This program was later renamed America’s Shield Initiative (ASI). ASI integrated RVS camera systems, sensors, and a multi-faceted network which was capable of detecting illegal entries. While ASI was a major advancement from ISIS, it still lacked the capacity to facilitate effective border protection and hence the need for a more capable program, the SBI.

In November 2005, the Department of Homeland Security announced the launch of the Secure Border Initiative. This was to be a multibillion dollar program spanning for multiple years that was aimed at securing the US borders against illegal immigrants.

The SBInet is the name given to the physical and virtual border fence which is meant to boast an integrated system of personnel, infrastructure, technology and rapid response units to secure the entire US land borders.

The rationale behind the implementation of SBInet is that while increasing the number of agents at the border is a good step in the curbing of illegal immigration, these agents must be armed with the technology required to make their efforts effective.

The prime contract for SBInet development was awarded in 2006 to Boeing Company. As the prime contractor, Boeing has an extensive involvement with the program and is responsible for acquiring and deploying the necessary technology for the SBInet program. Stana (2009) reveals that the CBP contract with Boeing is performance based and the primary contractor has to fulfill a set of requirements for the project.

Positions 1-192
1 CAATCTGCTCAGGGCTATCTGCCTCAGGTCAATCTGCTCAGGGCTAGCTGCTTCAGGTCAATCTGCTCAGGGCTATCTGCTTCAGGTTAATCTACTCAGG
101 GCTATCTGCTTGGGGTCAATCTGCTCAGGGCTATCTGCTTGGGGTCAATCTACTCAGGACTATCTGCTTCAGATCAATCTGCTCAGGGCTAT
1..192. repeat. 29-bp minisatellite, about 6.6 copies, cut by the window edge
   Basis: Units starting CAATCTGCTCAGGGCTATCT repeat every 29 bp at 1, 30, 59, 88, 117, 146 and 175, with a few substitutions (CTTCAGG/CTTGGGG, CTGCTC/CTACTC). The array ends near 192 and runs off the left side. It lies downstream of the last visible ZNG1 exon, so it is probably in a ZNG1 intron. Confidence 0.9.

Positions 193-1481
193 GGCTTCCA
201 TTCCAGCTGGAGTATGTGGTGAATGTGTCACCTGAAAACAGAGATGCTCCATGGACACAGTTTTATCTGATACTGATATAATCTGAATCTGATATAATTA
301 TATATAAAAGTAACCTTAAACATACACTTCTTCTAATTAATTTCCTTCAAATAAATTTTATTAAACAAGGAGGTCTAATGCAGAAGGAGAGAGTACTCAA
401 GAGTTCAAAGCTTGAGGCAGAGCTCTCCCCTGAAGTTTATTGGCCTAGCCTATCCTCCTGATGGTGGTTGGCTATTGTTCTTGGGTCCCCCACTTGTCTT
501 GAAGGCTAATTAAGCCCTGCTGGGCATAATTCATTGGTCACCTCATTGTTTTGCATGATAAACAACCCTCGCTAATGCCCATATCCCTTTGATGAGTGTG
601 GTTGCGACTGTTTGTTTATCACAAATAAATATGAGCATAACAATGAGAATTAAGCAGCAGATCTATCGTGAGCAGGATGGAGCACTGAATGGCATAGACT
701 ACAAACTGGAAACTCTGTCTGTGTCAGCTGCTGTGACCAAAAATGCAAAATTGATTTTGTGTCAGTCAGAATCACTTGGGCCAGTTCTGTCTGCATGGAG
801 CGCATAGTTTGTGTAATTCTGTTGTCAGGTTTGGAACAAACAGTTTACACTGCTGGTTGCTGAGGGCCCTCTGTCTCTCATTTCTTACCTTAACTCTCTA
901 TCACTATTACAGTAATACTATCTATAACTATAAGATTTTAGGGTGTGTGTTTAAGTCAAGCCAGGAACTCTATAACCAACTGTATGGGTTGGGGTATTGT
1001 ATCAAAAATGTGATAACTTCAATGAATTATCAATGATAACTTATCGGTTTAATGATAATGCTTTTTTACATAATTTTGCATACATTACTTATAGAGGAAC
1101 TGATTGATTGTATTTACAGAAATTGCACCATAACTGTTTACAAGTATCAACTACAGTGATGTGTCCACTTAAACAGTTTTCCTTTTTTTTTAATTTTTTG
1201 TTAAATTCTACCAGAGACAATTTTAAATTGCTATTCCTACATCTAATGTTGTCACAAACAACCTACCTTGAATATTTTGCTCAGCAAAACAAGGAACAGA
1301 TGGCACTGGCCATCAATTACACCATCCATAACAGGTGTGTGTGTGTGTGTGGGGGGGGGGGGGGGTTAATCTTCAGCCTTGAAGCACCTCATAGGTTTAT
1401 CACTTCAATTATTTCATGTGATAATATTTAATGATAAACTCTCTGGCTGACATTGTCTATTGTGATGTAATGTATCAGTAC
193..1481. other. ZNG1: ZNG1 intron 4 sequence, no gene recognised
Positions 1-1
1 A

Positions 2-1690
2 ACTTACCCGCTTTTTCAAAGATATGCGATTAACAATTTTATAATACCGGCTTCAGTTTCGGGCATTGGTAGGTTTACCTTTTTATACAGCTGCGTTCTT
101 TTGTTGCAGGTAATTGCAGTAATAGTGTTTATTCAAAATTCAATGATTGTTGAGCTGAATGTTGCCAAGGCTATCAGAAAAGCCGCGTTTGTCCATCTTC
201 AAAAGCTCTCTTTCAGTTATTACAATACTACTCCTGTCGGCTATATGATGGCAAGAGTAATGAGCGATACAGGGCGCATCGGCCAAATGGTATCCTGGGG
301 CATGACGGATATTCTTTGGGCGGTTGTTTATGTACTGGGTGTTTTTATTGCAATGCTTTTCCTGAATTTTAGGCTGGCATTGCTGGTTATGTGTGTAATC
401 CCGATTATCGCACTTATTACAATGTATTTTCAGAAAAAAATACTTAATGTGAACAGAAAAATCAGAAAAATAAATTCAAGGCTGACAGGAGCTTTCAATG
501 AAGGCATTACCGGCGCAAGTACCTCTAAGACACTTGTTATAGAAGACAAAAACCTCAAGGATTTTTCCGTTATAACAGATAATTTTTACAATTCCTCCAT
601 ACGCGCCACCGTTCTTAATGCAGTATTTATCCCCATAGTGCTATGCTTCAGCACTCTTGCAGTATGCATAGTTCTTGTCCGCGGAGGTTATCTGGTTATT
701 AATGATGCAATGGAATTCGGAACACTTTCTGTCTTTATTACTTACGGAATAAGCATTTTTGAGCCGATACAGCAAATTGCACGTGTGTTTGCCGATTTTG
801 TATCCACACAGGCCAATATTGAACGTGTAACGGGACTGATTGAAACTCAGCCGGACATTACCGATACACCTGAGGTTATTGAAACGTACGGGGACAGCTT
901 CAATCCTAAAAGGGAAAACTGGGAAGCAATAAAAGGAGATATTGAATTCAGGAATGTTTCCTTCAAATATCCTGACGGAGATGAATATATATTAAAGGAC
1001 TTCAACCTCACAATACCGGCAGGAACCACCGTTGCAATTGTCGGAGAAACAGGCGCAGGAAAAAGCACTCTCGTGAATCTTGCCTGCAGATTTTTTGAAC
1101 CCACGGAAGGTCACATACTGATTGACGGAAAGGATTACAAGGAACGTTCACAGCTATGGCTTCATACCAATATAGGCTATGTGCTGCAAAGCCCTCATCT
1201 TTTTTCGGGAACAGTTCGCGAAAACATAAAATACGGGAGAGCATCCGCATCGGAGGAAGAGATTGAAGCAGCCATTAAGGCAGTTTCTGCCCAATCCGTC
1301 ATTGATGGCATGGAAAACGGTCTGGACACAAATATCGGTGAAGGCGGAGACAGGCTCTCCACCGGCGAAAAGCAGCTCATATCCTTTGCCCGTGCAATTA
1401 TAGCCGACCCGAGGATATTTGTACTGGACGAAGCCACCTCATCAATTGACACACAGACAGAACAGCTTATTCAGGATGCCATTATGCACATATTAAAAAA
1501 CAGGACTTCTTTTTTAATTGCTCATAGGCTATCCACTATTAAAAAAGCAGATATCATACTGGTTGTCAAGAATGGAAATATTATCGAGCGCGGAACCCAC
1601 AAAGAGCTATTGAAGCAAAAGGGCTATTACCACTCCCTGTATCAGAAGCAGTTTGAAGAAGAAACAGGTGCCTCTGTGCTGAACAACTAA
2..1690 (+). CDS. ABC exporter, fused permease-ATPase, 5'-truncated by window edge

SBInet capabilities are deployed in “blocks” which are defined as phases of an effort to “design, develop and integrate, test, and deploy a technology system of hardware, software and communication” (Stana, 2009, p.7). Each block may span a number of states and subsequent blocks build on the successes of the previously implemented blocks.

What the SBI Program Entails

As a result of its broad mission, SBI assumes control over a huge part of the immigration control apparatus. The SBI program has a three-pillar approach to tackling the boarder security problem. These three components of the SBI as articulated by the DHS are “controlling the border, building a robust interior enforcement program, and establishing a Temporary Worker Program” (Haddal, 2010, p.9).

To achieve the goal of effective control of the borders, SBInet was created. SBInet provides U.S. Customs and Border Protection (CBP) with the resources and capabilities that are needed to achieve a comprehensive operational awareness of the border (Kirk & Teufel, 2007).